Christus Victor, Part 2: The Second Flood

Rev. Chris Alexander
March 5, 2017

Christus Victor, Part 2: The Second Flood

Christus Victor, Part 2: The Second Flood

by Rev. Chris Alexander

Countryside Community Church (UCC)

March 5, 2017


  1. Toes In

    Scripture: Luke 6:27-36

6-27“But I say to you that listen, Love your enemies, do good to those who hate you, 28bless those who curse you, pray for those who abuse you.29If anyone strikes you on the cheek, offer the other also; and from anyone who takes away your coat do not withhold even your shirt. 30Give to everyone who begs from you; and if anyone takes away your goods, do not ask for them again. 31Do to others as you would have them do to you. 32“If you love those who love you, what credit is that to you? For even sinners love those who love them. 33If you do good to those who do good to you, what credit is that to you? For even sinners do the same.34If you lend to those from whom you hope to receive, what credit is that to you? Even sinners lend to sinners, to receive as much again. 35But love your enemies, do good, and lend, expecting nothing in return. Your reward will be great, and you will be children of the Most High; for God is kind to the ungrateful and the wicked. 36Be merciful, just as your Father is merciful.

The title of this week’s sermon is “The Second Flood.” You may wonder what Jesus’ Sermon on the Mount in the Gospel of Luke has to do with Noah and his really big boat, right? Well, let’s talk about that.


The first flood happened in Genesis chapters 6 and 7.

6-11Now the earth was corrupt in God’s sight, and the earth was filled with violence. 12And God saw that the earth was corrupt; for all flesh had corrupted its ways upon the earth.13And God said to Noah, “I have determined to make an end of all flesh, for the earth is filled with violence because of them; now I am going to destroy them along with the earth.

7-11In the six hundredth year of Noah’s life, in the second month, on the seventeenth day of the month, on that day all the fountains of the great deep burst forth, and the windows of the heavens were opened. 12The rain fell on the earth forty days and forty nights.


Now for many of us, we were taught as children in Sunday school, or we were told by more fundamental preachers throughout the years that the flood Noah and his family encountered was due to God’s wrath, or anger, with humanity. In punishment for humanity’s corruption and violence, the world was wiped out by God. And now you are all starting to look up, right? Searching for the storm clouds that must be gathering right about now? Humanity is in a pretty sorry state of corruption and violence in our current culture so it is natural that this story fills us with at least a little trepidation. But from what we have been discussing about the image of God in our last series and from what Eric told us last week about the whole concept of salvation, is this really the type of God any of us can relate to? If the flood story in Genesis is not about God’s anger and wrath, then how do we talk about God’s action in the story?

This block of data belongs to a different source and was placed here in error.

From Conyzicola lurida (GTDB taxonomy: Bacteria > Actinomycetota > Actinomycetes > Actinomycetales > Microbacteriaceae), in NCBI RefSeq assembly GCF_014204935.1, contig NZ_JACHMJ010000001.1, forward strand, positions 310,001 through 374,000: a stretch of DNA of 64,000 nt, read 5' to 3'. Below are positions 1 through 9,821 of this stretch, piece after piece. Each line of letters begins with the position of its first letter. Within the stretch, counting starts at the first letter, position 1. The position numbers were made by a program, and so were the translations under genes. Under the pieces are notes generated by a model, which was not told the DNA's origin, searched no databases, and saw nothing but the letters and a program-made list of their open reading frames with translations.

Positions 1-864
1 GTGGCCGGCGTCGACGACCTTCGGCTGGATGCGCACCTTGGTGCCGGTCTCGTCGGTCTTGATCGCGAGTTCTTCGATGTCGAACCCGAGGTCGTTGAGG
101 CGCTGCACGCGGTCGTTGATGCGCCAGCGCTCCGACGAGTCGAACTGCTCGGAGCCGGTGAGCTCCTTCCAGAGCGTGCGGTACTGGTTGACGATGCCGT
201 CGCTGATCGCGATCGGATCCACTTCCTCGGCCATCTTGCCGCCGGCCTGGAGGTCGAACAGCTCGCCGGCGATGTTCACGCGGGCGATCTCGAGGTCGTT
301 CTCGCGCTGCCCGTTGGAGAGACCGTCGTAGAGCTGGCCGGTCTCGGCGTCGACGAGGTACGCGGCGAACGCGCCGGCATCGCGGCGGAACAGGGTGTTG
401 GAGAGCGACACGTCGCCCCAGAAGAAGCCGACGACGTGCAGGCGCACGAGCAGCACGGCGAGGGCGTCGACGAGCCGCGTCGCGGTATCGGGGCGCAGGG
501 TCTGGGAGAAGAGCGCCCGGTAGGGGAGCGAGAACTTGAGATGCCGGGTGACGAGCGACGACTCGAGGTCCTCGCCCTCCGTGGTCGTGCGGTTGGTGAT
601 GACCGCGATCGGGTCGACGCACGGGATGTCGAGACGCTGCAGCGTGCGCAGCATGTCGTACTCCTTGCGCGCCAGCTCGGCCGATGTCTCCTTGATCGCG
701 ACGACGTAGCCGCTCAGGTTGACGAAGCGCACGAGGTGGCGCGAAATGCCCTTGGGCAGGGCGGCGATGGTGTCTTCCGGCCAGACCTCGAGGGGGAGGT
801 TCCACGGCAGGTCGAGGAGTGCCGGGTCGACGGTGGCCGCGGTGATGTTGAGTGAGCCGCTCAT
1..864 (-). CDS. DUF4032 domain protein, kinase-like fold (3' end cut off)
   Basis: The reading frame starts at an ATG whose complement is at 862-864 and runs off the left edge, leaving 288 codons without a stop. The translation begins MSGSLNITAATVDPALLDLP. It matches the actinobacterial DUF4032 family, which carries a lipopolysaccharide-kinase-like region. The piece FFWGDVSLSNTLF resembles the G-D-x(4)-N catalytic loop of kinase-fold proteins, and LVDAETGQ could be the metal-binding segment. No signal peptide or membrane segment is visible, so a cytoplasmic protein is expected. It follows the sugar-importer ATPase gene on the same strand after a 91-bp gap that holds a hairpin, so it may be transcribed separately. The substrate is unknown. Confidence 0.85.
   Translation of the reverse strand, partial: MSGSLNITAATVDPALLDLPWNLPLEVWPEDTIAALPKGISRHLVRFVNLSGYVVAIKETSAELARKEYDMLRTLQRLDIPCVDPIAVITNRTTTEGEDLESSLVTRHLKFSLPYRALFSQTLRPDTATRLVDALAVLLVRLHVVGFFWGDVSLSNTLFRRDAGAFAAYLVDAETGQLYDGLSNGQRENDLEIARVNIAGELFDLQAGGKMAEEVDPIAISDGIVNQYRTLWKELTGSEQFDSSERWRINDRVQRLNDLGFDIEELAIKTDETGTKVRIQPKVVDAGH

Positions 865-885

What if we see Noah’s story as God acting to correct the corruption of humanity? What if it was all about showing us God’s natural tendencies to relate to creation through healing, restoring, and reconciliation? If it is all about God’s anger, why would God bother to save Noah and his family? It’s not like Noah, himself, was a perfect human and was therefore worthy of saving. One of the first things Noah does when dry land becomes accessible again is to plant a vineyard, get really drunk, and curse one of his sons for finding him passed out and lying naked in the tent!


But if we see this story of Noah and the flood as God’s intervening in the world as a corrective for creation, leading it in a path of the abundance and joy in which it was created, then we can begin to see a God who acts from compassion, love and grace, rather than a God of vengeance and wrath. When we ascribe attributes like wrath and vengeance to God and how God acts in the world, we are really speaking out of our own fear and describing our own natural tendencies, not God’s.


So if we will consider this first flood as God’s compassionate corrective of creation, then it is a clearer path for us to reconsider Jesus’ Sermon on the Mount as a second flood, a second corrective for creation, one based on love, restoration, healing and reconciliation.


Let’s consider this idea together. Let’s gather in groups of 2-3 people and talk about how shifting our understanding of how God actually works in the world might affect how we, as children of God in the world, might act with one another and the rest of creation.


Once you find your conversation group, spend a couple minutes talking about how acting out of love and gratitude with one another is different from acting out of vengeance and violence. How would the culture of our world be changed in this activity?


  1. Waist Deep